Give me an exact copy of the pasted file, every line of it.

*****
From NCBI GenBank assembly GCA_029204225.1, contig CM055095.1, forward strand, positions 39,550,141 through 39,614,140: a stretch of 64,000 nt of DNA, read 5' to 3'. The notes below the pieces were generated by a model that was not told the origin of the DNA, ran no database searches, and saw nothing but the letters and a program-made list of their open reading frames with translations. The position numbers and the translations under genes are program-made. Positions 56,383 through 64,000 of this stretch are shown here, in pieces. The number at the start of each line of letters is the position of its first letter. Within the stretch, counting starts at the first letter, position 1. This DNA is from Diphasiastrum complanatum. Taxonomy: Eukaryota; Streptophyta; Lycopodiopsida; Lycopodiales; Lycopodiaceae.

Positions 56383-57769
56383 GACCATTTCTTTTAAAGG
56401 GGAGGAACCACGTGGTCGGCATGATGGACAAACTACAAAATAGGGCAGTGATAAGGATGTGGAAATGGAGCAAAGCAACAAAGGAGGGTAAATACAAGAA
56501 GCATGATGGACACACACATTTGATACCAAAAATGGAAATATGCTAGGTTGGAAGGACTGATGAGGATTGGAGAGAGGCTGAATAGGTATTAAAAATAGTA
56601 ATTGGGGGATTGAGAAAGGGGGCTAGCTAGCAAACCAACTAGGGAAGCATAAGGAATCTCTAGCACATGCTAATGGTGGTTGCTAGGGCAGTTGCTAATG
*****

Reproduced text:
From NCBI GenBank assembly GCA_029204225.1, contig CM055095.1, forward strand, positions 39,550,141 through 39,614,140: a stretch of 64,000 nt of DNA, read 5' to 3'. The notes below the pieces were generated by a model that was not told the origin of the DNA, ran no database searches, and saw nothing but the letters and a program-made list of their open reading frames with translations. The position numbers and the translations under genes are program-made. Positions 56,383 through 64,000 of this stretch are shown here, in pieces. The number at the start of each line of letters is the position of its first letter. Within the stretch, counting starts at the first letter, position 1. This DNA is from Diphasiastrum complanatum. Taxonomy: Eukaryota; Streptophyta; Lycopodiopsida; Lycopodiales; Lycopodiaceae.

Positions 56383-57769
56383 GACCATTTCTTTTAAAGG
56401 GGAGGAACCACGTGGTCGGCATGATGGACAAACTACAAAATAGGGCAGTGATAAGGATGTGGAAATGGAGCAAAGCAACAAAGGAGGGTAAATACAAGAA
56501 GCATGATGGACACACACATTTGATACCAAAAATGGAAATATGCTAGGTTGGAAGGACTGATGAGGATTGGAGAGAGGCTGAATAGGTATTAAAAATAGTA
56601 ATTGGGGGATTGAGAAAGGGGGCTAGCTAGCAAACCAACTAGGGAAGCATAAGGAATCTCTAGCACATGCTAATGGTGGTTGCTAGGGCAGTTGCTAATG